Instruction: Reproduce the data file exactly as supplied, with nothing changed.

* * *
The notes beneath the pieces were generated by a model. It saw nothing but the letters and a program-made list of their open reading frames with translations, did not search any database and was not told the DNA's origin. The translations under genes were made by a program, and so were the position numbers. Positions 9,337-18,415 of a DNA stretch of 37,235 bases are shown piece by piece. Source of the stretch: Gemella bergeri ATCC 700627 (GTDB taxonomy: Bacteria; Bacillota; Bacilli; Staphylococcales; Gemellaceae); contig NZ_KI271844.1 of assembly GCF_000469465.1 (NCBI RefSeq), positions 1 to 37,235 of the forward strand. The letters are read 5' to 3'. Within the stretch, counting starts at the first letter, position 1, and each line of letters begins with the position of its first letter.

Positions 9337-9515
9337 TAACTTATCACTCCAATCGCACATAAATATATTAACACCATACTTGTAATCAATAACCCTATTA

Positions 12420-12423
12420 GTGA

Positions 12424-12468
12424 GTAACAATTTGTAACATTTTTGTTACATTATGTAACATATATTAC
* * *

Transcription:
The notes beneath the pieces were generated by a model. It saw nothing but the letters and a program-made list of their open reading frames with translations, did not search any database and was not told the DNA's origin. The translations under genes were made by a program, and so were the position numbers. Positions 9,337-18,415 of a DNA stretch of 37,235 bases are shown piece by piece. Source of the stretch: Gemella bergeri ATCC 700627 (GTDB taxonomy: Bacteria; Bacillota; Bacilli; Staphylococcales; Gemellaceae); contig NZ_KI271844.1 of assembly GCF_000469465.1 (NCBI RefSeq), positions 1 to 37,235 of the forward strand. The letters are read 5' to 3'. Within the stretch, counting starts at the first letter, position 1, and each line of letters begins with the position of its first letter.

Positions 9337-9515
9337 TAACTTATCACTCCAATCGCACATAAATATATTAACACCATACTTGTAATCAATAACCCTATTA

Positions 12420-12423
12420 GTGA

Positions 12424-12468
12424 GTAACAATTTGTAACATTTTTGTTACATTATGTAACATATATTAC